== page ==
News

Why your child's school may not see any of that marijuana tax money – Hint: it's complicated

LAS VEGAS - To understand how the marijuana tax revenue breaks down, you have to understand what the Nevada Plan is. 

The Nevada Plan was approved in the 1960's to give all kids an equal educational opportunity. The way it does that is by putting finances to a formula that guarantees funding for schools. It balances out the guaranteed funding.

Many parents in Nevada voted to make marijuana legal because they thought the money would help fund schools. 

"I think a lot of people thought it would be beneficial to kids because they saw that the tax revenues would go to schools. For them, that was a win," said Rebecca Garcia, a parent and volunteer of Education Advocacy.

But were voters tricked? Rebecca Garcia believes so.

So does the School Board Trustee Vice President. 

"Legislators know that this is what's happening. It's not a secret. It's just not well understood," said Carolyn Edwards.

Let's start with the giant state pot of money called the Distributive School Account or DSA. Clark County gets about $5800 for each student from the state. That number is decided by a formula called the Nevada plan.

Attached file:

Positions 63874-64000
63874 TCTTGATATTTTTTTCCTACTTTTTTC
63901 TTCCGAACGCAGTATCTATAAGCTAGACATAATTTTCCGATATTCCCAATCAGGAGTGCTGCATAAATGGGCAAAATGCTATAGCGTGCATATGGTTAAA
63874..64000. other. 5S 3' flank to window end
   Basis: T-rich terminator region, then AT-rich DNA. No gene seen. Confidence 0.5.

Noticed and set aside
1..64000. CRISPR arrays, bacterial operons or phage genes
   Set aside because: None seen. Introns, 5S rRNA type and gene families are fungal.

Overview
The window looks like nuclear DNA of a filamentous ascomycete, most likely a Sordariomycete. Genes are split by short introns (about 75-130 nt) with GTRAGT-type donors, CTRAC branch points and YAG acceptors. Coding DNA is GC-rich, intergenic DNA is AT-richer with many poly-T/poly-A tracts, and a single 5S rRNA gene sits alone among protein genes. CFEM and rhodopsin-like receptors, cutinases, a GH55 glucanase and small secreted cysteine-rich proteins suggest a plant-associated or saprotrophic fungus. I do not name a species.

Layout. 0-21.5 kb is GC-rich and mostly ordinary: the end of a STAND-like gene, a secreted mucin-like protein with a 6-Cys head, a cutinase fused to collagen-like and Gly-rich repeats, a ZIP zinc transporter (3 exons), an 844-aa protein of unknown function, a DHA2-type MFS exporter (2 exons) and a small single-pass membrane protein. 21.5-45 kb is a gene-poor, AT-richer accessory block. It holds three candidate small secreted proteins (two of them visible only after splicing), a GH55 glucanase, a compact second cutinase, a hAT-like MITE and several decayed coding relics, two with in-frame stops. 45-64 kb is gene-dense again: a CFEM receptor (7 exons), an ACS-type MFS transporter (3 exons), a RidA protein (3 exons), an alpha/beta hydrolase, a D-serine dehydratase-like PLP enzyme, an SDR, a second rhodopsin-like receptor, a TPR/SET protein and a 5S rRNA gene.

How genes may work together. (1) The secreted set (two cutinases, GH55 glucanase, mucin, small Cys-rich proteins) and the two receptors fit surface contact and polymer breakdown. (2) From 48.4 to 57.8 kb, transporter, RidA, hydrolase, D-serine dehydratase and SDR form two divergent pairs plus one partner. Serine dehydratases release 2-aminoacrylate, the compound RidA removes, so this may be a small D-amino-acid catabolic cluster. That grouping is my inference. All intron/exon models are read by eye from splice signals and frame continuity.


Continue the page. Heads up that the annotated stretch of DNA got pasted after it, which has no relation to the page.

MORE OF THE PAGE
The money made from marijuana tax revenues, that's $24 million, goes into that state pot. When the money into the pot, the balance goes up. But, the per pupil funding that Clark County gets doesn't.

"The revenue gets added to the big pot at the state level. It just doesn't increase the amount our school district sees. That's what stays the same," said Garcia. 

So, when CCSD argues that it's not seeing any more money, it's right. 

"It replaces money. It doesn't increase money," said Edwards.

When the state says the money goes to education, it's right too.

"No matter how many times we past these new taxes, because of the way education funding at the state happens right now, it doesn't actually add money to our school district. Everything still kind of stays flat because of the way school funding has been since the 60s," said Garcia. "So when we get more marijuana money, it just means that the state can take money out of the bottom and use that to fill another hole in the budget."

Garcia and local legislators are working to fix this problem.

8 News Now talked about one of those options last week. Senator Tick Segerblom is introducing a bill that would allow the marijuana money tax revenues to stay in the county where it's generated.


More Stories

Latest News

Video Center